- a) Any recalculation of overs based on 3.2 a) will be divided by two and any odd over ignored – eg a recalculation that gives 19 overs remaining (and taking into account the 10 overs that have already been played) would give a match total of 29 overs means that the match is now one of 14 overs per side.
Where the situation arises that, having done this calculation, the side batting first have already exceeded the new innings total for each side, their innings will be terminated immediately. The side batting second will receive the balance of the overs. For instance, a match reduced to 28 overs in total (should be 14 each) but the side batting first have already received 16, the side batting second will bat for 12 overs (28 – 16 = 12).
The target score for the side batting second will be calculated using the principles as laid down in 12.1 d) The Result. For instance in the above, if the side batting first score 108 in their 16 overs, their ORR is 6.75, so the target score for the side batting second is 12 x 6.75 = 81 + 1 = 82.
- In order to constitute a match, both sides must have the opportunity to face at least 10 In the first instance, the teams must make a genuine attempt to reschedule the fixture. When the game couldn’t be played on the rescheduled date the game will be considered as “Cancelled” and no points will be given to both the team.
- When the game couldn’t be started before Start time + 1 hour 20 minutes, the game will be treated in the same way as explained in 3.3b.
Restrictions on the Placement of Fielders
4.1 For the entire length of the innings – at the instant of delivery, there may not be more than five fielders on the leg side.
4.2 Two semi-circles shall be drawn on the field of play. The semi-circles have as their centre the middle stump at either end of the pitch. The radius of each of the semi-circles is 27.5m. The ends of each semi-circle are joined to the other by a straight line drawn on the field on the same side of the pitch. The field restriction area should be marked by continuous painted white line or ‘dots’ at 4.5 m intervals, each ‘dot’ to be covered by a white plastic or rubber (but not metal) disc measuring 18 cm in diameter. These discs will NOT be fixed to the ground by means of a nail/pin or any other dangerous, sharp object. (Discs are recommended but painted markings will be acceptable as long as they are marked sufficiently clearly).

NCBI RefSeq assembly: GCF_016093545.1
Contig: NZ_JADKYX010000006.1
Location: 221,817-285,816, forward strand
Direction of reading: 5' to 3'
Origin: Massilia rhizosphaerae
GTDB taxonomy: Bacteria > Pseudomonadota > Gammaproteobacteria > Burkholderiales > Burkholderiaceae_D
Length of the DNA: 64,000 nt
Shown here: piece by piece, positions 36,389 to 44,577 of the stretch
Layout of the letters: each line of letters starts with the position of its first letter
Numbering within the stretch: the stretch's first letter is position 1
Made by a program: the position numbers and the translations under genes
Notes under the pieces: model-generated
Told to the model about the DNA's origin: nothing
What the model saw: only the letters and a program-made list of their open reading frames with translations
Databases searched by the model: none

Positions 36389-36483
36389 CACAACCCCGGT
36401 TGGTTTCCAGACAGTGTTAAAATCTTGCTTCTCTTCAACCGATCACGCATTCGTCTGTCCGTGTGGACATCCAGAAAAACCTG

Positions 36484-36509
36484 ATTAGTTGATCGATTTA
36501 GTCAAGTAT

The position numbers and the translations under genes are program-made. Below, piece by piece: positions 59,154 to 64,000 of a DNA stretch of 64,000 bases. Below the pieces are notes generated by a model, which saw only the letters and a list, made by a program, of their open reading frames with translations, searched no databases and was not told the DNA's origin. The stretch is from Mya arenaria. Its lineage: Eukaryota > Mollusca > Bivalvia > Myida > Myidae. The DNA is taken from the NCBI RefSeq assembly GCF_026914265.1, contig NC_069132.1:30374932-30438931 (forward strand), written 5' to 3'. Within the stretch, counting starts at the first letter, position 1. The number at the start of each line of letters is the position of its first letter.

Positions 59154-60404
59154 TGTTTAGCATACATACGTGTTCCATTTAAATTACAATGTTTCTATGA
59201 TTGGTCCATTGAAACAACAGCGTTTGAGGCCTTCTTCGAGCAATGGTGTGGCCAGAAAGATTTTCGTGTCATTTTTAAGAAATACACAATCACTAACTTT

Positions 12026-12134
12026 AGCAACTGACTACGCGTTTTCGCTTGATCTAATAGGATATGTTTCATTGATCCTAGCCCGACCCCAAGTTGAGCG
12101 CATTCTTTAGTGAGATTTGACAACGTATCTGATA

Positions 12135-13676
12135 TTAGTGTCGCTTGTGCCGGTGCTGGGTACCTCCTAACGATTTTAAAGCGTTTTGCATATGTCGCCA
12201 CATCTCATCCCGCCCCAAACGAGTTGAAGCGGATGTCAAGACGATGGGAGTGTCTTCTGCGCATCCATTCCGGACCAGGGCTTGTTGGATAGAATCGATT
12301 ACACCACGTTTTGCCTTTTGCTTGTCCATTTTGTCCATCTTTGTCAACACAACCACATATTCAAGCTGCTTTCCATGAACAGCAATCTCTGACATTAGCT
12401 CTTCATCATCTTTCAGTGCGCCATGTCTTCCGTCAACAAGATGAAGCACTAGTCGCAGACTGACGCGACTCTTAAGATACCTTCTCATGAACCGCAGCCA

4.3 For the first 6 overs – at the instant of delivery, no more than two fielders are permitted to be outside this outer fielding restriction area.
4.4 For the remaining overs – at the instant of delivery no more than 5 fielders are permitted outside this outer fielding restriction area.
4.5 In circumstances where the number of overs for the batting team is reduced, the number of overs in regard to the restrictions in 4.3 above shall be reduced proportionately in a ratio of 6:20 in accordance with the table below. Fractions are to be ignored in all calculations re the number of overs.
Total overs No. of overs for which
in innings fielding restrictions in 4.3
above will apply.
Where the number of overs for the team batting second is reduced, the aim will be to maintain the restrictions in 4.3 for the same proportion of the second innings that they were maintained for the first innings (fractions to be ignored).
4.6 In the event of infringement of any of the above fielding restrictions, the striker’s end umpire will call and signal “No Ball”.
- Number of Overs Per Bowler
No bowler shall bowl more than 4 overs in an innings.
If the start of the match is delayed and the overs are reduced for both teams, no bowler may bowl more than one fifth of the total overs allowed. Where the total overs are not equally divisible by 5, one additional over shall be allowed, to as many bowlers as is necessary, in order to make up the balance – eg in a game reduced to 14 overs a side, and using 5 bowlers, their allocations would be 3 + 3 + 3 + 3 + 2 = 14.
In a match where the innings of either or both sides is reduced after the start of the match, the maximum number of overs allowed per bowler shall remain as at the start of the match.
In the event of a bowler becoming ill, injured or suspended thus being unable to complete an over, the remaining balls will be bowled by another bowler. Such part of an over will count as a full over only in so far as each bowler’s limit is concerned.
- Law 14 Declaration and Forfeiture
Law 14 will not apply. The captain of the batting side may not declare his innings closed at any time during the course of a match nor can he forfeit an innings (competition regulation).
- Wides and No Balls
7.1 Law 25.1 Wide Ball – Judging a Wide
No delivery will be called wide if
- It comes into contact with the striker’s bat or person or
- It is called a No Ball (Laws 2013).
For all other deliveries, the following interpretation will apply:
Off side Wides
Two white lines will be painted joining the bowling and popping creases. Each line will be parallel to the Return Crease and will be 35” (89 cm) from the centre of the middle stump.
Any delivery that passes over or outside of this line will be called a Wide by the umpire.
It does not matter that the striker may move thus bringing the ball into an area where he could play a normal cricket stroke – it will still be a Wide (competition regulation).